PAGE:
A2: Imagine my surprise when I realized that there were HUNDREDS of TikToks superimposing MY VOICE (un-credited) on clips of Erik walking into a courtroom! Sometimes my voice is nearly drowned out by Britney Spears’ “Criminal” (Mama, I’m in love with a criminal). Other times it’s louder, or it’s captioned. Many of the questions in the comments are about who said that and why did she say that? Can you imagine how many books I could have sold had they known who said that? More importantly, and the reason for the book in the first place (I didn’t write it for money, and I make a tiny fraction of what you probably think), can you imagine how many more people could have learned the truth of the case had they been able to read my book?
The audio clip is from a documentary (I forget which one). But the line also appears on Day 1 of my trial journal in “Hung Jury: The Diary of a Menendez Juror”. Imagine yourself on jury duty, not knowing yet what trial you are there for. You’ve heard rumors it was for the Menendez case, but you are confused because you thought everyone knew they’d done it. Hadn’t they confessed? And it happened years ago! So you’re still not sure until Erik Menendez walks into the courtroom. For all I knew at the time, he WAS a cold-blooded killer! I was willing to be open-minded about the case, but all I had to go by was what had reported in the news all these years. I had yet to hear their “Imperfect Self-Defense” testimony, and it was months later that I voted for manslaughter, not murder.
Q3: Was it “thrilling” to be on Oprah? And to “corner” her?
A3: Not really. Here’s why…
Q4: Out of all the 30 years worth of Menendez books, documentaries, dramatizations, podcasts, etc., which ones do you recommend?
A4: Click here: Hazel’s Top Menendez Picks
Q4: Did you base your book on your courtroom notes?
A4: No. Although they did let us take our courtroom notebooks home at the very end of the trial, we had to leave them with the bailiff at the end of each day. I wasn’t writing a book, I was keeping a diary. The judge admonished us on a daily basis to not talk to anyone about the trial, but I had to “talk” to someone, so I went home each evening and wrote a little about what I’d seen and heard that day. Just the highlights, and the things that impressed or bothered me. Just to relieve the stress of the trial so I could sleep at night. The diary is the diary. No more and no less. My first publisher wanted me to add gory details about the case, and gossip about my fellow jurors. I said no, I don’t care if you want it or not. But if you do want it, you have to take it as it is. (Plus commentaries, prefaces, postscripts, chronologies, etc.) The story of how the book came to be is included in the book itself.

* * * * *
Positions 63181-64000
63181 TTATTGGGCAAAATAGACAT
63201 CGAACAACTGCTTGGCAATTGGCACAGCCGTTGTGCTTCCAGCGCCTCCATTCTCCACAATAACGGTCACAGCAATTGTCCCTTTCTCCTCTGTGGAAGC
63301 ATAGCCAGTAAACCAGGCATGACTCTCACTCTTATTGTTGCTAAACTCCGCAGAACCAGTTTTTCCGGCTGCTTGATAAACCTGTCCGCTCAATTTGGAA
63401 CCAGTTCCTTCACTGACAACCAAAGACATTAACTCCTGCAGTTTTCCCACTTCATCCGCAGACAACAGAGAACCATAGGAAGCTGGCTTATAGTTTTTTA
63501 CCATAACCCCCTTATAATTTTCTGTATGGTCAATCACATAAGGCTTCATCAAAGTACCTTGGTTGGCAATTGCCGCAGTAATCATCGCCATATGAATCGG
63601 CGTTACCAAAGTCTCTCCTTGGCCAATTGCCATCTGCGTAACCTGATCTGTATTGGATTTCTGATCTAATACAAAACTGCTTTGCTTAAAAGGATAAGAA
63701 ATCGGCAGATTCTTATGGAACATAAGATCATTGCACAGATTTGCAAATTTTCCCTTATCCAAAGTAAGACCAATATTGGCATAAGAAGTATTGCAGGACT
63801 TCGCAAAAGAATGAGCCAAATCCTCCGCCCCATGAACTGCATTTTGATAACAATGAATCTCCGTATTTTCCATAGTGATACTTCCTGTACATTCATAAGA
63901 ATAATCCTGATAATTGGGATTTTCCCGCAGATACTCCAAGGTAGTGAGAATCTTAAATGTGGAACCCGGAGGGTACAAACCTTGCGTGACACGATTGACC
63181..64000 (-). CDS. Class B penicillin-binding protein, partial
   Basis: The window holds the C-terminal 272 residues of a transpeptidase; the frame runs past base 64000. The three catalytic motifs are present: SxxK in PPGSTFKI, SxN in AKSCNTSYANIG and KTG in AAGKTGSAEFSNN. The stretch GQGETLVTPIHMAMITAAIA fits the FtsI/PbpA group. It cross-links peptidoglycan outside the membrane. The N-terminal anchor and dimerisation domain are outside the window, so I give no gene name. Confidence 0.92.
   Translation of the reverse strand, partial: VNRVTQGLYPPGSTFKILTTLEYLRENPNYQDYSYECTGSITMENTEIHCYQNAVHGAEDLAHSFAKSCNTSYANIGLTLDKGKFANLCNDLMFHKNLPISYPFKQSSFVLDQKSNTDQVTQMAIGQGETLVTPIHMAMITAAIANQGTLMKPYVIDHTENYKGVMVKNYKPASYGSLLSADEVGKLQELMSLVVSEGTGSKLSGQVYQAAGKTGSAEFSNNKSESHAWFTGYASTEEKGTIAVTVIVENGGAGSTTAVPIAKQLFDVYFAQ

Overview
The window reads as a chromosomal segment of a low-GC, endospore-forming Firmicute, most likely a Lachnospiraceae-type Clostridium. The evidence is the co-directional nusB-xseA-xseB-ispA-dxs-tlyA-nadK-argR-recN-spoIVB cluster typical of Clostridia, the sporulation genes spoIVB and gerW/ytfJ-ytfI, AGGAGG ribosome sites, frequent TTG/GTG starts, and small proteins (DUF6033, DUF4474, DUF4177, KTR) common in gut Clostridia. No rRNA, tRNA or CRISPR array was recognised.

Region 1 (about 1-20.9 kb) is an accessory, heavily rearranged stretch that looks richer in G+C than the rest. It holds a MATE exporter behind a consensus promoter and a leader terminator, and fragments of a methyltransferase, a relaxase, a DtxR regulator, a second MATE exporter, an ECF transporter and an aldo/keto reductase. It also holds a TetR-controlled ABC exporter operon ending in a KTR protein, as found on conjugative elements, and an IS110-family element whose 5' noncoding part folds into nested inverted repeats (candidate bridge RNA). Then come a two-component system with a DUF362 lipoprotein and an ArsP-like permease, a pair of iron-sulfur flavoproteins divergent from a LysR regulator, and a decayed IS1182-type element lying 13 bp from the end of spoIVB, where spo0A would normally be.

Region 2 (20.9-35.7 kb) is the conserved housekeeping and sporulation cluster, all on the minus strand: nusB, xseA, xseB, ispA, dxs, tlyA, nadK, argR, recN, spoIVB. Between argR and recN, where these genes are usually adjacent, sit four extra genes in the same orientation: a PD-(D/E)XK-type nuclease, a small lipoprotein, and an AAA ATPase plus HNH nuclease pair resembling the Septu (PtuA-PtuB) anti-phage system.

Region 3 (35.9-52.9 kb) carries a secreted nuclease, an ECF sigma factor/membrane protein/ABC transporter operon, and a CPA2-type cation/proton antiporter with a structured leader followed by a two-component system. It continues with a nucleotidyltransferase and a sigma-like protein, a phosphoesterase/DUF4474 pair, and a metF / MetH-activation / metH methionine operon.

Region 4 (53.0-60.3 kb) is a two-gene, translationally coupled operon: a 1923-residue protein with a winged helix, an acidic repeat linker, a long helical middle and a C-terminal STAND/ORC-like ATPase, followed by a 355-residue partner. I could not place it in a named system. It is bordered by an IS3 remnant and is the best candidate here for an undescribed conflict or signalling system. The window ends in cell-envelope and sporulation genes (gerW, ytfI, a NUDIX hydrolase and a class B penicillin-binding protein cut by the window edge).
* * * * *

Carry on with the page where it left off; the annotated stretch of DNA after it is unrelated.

Q5: How many times have you served jury duty?
A5: I’ve been summoned 7 times (so far):
1. CA — Selected for a gang rape trial that settled out of court before it began. I like to think the defendants (assuming they were guilty) took one look at me (and heard what I had to say in voir dire) and decided they had no chance. I was the only one who admitted to ever having seen a movie about gang rape (in particular, The Accused, 1988, Jodie Foster).
2. 1993 CA — Selected for 1st Menendez brothers murder trial. Served 7 months and wrote a book: Hung Jury: The Diary of a Menendez Juror. The 2nd, unjust, trial resulted in first-degree murder convictions. They have been behind bars since 3/8/90.
3. 1994 CA — Summoned just weeks after Menendez 1 ended. (Asked for and received a deferral.)
4. CA — Selected for a civil case involving a black man who robbed someone on the street and ran down an alley. Seemed to me (and to others) that he did it, but the black jurors felt there was too great a chance he was mistaken for another black man. (Hung jury.)
5. CA — Civil case involving spray paint. Voir dire question: Have you ever read the directions on a can of spray paint? My answer: You mean the part where you’re not supposed to spray it in your eyes? (Dismissed, lol!)
6. 2016 NM — Biggest Case in NM state history. Or so I heard. James Boyd, the homeless man who was shot and killed in the Sandia foothills by two police officers. (I was eventually, but not quickly, dismissed from the jury pool before voir dire began.)
7. 2018 NM — Not selected for two trials I was called for. First day: The clerk called dozens of names before he called mine. I said, “Here,” like everyone else did, and he replied, “Welcome back Ms. Thornton.” !!!!! Turns out he remembered me from the James Boyd trial (from which I was dismissed), which had a pool of HUNDREDS of jurors. I asked if he remembered anything else about me. He thought for a moment and said, “You were on another trial….in another state…” When pressed, he did NOT remember which trial, LOL! This is not a story about me, it’s a story about the clerk and his amazing memory!
Q6: Was it a hardship for you, taking that much time off from work, and only getting $5 a day as a juror…?
A6: Not at all! The court was careful to not choose any jurors to whom it would be a financial hardship to serve for 7 months. My company, Pacific Bell, paid my full salary the entire time. It was corporate policy for employees to serve when called, and everyone at work was completely supportive of me.
NOTE: If you have a question, please contact me.